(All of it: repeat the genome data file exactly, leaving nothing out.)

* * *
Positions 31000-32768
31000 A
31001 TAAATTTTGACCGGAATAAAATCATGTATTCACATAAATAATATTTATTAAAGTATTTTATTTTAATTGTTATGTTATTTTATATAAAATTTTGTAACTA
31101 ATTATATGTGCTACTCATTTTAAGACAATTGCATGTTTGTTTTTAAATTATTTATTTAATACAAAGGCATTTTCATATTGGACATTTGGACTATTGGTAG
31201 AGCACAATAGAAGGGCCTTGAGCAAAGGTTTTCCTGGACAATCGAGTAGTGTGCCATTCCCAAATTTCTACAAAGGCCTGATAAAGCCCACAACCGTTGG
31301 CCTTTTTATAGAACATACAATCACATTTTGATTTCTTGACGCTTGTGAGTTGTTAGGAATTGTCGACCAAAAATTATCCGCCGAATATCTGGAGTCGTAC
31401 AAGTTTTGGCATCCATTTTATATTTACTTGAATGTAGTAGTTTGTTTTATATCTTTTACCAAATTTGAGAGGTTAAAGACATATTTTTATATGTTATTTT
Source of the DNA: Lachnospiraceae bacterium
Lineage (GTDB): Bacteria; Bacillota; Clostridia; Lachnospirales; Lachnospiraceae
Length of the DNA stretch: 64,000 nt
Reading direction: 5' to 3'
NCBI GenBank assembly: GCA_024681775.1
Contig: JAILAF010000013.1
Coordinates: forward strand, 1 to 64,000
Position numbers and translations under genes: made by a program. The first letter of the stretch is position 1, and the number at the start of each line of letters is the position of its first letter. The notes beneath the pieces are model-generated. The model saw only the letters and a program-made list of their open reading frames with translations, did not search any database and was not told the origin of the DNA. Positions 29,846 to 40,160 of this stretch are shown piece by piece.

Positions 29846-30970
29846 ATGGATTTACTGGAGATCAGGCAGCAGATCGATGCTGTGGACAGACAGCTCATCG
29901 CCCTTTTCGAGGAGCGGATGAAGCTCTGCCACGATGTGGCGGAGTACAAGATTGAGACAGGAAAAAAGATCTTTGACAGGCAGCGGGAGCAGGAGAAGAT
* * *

Positions 31000-32768
31000 A
31001 TAAATTTTGACCGGAATAAAATCATGTATTCACATAAATAATATTTATTAAAGTATTTTATTTTAATTGTTATGTTATTTTATATAAAATTTTGTAACTA
31101 ATTATATGTGCTACTCATTTTAAGACAATTGCATGTTTGTTTTTAAATTATTTATTTAATACAAAGGCATTTTCATATTGGACATTTGGACTATTGGTAG
31201 AGCACAATAGAAGGGCCTTGAGCAAAGGTTTTCCTGGACAATCGAGTAGTGTGCCATTCCCAAATTTCTACAAAGGCCTGATAAAGCCCACAACCGTTGG
31301 CCTTTTTATAGAACATACAATCACATTTTGATTTCTTGACGCTTGTGAGTTGTTAGGAATTGTCGACCAAAAATTATCCGCCGAATATCTGGAGTCGTAC
31401 AAGTTTTGGCATCCATTTTATATTTACTTGAATGTAGTAGTTTGTTTTATATCTTTTACCAAATTTGAGAGGTTAAAGACATATTTTTATATGTTATTTT
Source of the DNA: Lachnospiraceae bacterium
Lineage (GTDB): Bacteria; Bacillota; Clostridia; Lachnospirales; Lachnospiraceae
Length of the DNA stretch: 64,000 nt
Reading direction: 5' to 3'
NCBI GenBank assembly: GCA_024681775.1
Contig: JAILAF010000013.1
Coordinates: forward strand, 1 to 64,000
Position numbers and translations under genes: made by a program. The first letter of the stretch is position 1, and the number at the start of each line of letters is the position of its first letter. The notes beneath the pieces are model-generated. The model saw only the letters and a program-made list of their open reading frames with translations, did not search any database and was not told the origin of the DNA. Positions 29,846 to 40,160 of this stretch are shown piece by piece.

Positions 29846-30970
29846 ATGGATTTACTGGAGATCAGGCAGCAGATCGATGCTGTGGACAGACAGCTCATCG
29901 CCCTTTTCGAGGAGCGGATGAAGCTCTGCCACGATGTGGCGGAGTACAAGATTGAGACAGGAAAAAAGATCTTTGACAGGCAGCGGGAGCAGGAGAAGAT